“The other day, I found myself looking at a blinking cursor in a blank address bar in a new tab of my web browser. I was bored. I didn’t really feel like doing work, but I felt some distant compulsion to sit at my computer in a kind of work-simulacrum, so that at least at the end of the day I would feel gross and tired in the manner of someone who had worked. What I really wanted to do was waste some time.
But… I didn’t know how. I did not know what to type into the address bar of my browser. I stared at the cursor. Eventually, I typed “nytimes.com” and hit enter. Like a freaking dad. The entire world of the internet, one that used to boast so many ways to waste time, and here I was, reading the news. It was even worse than working.
(It’s worth reading the whole article; it’s short, and I’m not about to quote every relevant piece of the article here.)
Here’s my own experience: when I first got proper access to the net at university back in 2001, I ended up with tab after tab after tab open, as I got lost in a spiral of links. These days… I end up with tab after tab after tab open, as I get lost in a spiral of links. The above from Dan isn’t something I can relate to at all; I can still find loads of things to do. A quick glance through the Trivia section on TV Tropes is all I need to end up reading endless fascinating stuff on obscure blogs. I can get stuck in much the same way on Wikipedia’s list of hoaxes, or spend hours lazing about on The Cutting Room Floor. And a visit to The Digital Antiquarian always lasts rather more time than I can officially spare to it. That’s just four examples out of hundreds.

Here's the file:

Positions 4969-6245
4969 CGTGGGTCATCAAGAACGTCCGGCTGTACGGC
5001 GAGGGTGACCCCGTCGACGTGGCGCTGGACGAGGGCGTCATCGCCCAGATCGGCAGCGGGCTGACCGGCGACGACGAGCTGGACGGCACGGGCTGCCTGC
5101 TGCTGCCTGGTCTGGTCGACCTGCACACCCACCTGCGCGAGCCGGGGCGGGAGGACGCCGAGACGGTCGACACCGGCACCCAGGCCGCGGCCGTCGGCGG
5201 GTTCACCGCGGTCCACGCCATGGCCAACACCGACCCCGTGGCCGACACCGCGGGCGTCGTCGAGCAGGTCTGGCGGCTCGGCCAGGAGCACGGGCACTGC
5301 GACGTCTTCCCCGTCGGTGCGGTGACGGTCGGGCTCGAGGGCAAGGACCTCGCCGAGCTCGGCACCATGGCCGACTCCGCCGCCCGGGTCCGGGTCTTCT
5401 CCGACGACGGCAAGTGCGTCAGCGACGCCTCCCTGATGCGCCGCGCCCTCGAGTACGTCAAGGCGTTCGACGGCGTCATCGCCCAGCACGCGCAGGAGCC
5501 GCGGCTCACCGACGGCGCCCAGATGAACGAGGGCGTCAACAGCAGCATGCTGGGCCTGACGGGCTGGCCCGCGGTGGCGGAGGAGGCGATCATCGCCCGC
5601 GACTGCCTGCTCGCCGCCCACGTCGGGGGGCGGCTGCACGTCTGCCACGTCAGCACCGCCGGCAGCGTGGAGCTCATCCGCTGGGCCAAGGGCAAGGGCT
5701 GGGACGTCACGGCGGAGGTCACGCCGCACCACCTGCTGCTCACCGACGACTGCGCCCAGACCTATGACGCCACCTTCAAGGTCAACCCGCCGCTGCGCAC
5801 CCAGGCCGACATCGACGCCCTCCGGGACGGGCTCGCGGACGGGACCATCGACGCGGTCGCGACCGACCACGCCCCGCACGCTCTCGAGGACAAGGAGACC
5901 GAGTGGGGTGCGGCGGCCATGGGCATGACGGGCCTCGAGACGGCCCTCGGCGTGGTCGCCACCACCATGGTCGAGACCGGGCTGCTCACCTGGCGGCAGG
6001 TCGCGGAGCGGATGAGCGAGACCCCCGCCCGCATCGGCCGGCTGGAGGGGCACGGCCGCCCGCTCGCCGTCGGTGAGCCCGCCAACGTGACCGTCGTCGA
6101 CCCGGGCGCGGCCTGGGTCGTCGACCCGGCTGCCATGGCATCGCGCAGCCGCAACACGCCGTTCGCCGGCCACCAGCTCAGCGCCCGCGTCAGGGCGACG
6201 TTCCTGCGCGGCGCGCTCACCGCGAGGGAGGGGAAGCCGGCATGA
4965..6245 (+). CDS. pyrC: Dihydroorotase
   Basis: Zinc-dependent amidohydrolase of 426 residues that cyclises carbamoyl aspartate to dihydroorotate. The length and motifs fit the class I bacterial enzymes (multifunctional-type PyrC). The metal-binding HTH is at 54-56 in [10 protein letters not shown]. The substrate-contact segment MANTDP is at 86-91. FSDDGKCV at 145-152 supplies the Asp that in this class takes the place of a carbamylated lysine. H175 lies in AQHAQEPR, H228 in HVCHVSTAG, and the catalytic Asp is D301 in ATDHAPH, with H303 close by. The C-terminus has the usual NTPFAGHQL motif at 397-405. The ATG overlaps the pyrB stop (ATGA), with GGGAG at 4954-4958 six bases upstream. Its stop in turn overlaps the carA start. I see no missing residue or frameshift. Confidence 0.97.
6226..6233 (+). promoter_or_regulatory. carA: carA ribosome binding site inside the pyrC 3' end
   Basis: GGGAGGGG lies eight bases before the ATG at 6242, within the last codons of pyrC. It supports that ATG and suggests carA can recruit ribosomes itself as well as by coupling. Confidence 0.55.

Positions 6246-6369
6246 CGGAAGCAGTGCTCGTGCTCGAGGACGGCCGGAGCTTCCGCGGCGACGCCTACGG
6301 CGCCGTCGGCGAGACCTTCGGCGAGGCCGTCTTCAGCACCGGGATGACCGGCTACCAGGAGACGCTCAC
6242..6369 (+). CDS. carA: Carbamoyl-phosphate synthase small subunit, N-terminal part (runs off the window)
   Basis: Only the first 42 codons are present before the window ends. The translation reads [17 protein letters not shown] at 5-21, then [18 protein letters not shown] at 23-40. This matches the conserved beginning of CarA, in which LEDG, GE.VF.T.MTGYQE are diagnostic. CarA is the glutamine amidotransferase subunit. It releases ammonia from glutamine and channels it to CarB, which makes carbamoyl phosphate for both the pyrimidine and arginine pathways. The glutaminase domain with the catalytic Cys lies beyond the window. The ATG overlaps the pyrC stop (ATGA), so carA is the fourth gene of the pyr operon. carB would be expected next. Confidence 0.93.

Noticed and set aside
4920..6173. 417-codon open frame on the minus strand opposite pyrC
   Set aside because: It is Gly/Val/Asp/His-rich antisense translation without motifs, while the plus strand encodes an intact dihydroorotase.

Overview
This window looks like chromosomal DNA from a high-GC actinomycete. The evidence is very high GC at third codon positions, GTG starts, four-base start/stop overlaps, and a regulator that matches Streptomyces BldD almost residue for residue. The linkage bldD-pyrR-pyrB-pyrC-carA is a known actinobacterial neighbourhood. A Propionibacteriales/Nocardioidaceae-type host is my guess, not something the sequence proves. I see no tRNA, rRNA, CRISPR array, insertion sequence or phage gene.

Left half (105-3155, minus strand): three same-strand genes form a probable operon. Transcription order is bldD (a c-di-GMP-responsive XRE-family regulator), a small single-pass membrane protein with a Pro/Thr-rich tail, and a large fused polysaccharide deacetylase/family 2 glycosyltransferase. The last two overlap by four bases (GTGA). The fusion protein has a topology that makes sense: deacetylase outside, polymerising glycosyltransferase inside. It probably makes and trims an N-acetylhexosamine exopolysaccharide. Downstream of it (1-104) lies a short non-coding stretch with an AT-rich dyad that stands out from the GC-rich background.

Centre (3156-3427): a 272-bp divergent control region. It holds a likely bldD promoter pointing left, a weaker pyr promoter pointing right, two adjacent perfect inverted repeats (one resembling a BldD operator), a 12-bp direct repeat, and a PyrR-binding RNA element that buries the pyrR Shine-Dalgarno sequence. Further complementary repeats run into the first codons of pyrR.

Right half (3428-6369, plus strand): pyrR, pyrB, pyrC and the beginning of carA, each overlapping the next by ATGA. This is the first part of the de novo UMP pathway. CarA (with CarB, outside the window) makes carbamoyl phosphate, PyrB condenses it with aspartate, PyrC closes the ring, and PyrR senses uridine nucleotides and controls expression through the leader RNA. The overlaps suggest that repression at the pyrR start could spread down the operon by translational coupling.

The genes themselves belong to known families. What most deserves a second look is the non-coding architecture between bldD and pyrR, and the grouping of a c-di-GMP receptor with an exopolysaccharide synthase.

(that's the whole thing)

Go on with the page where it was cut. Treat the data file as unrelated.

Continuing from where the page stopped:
Now, do I think that people spend too much time on social media these days in lieu of other stuff? Yes, I do, myself included.1 And there are many, many abandoned blogs that I wish were still updated. But that doesn’t mean the web is suddenly a wasteground. There’s always something for me to read or do online.
To be fair, Dan does go deeper than the above quote from his piece suggests:
“There is an argument that this my fault. I followed the wrong people; I am too nostalgic about bad blogs; I am in my 30s and what I used to think was fun time-killing is now deadly. But I don’t think so. What happened is that the internet stopped being something you went to in order to separate from the real world — from your job and your work and your obligations and responsibilities. It’s not the place you seek to waste time, but the place you go to so that you’ll someday have time to waste. The internet is a utility world for me now. It is efficient and all-encompassing. It is not very much fun.”
Maybe I’m lucky in that my work life barely involves the internet, except to check a few TV listings here and there. The net has never been about work for me. But then, I spend my work hours watching television for up to 12 hours a day… and then go back home and keep watching it while I have my tea. I’m not sure my work being online would affect me having fun on it too.
Anecdotally, however, here’s something which might be worth discussing. Because it’s true that I spend a great deal of time clicking around websites in a spiral of hot web action: but how many other people actually do that these days?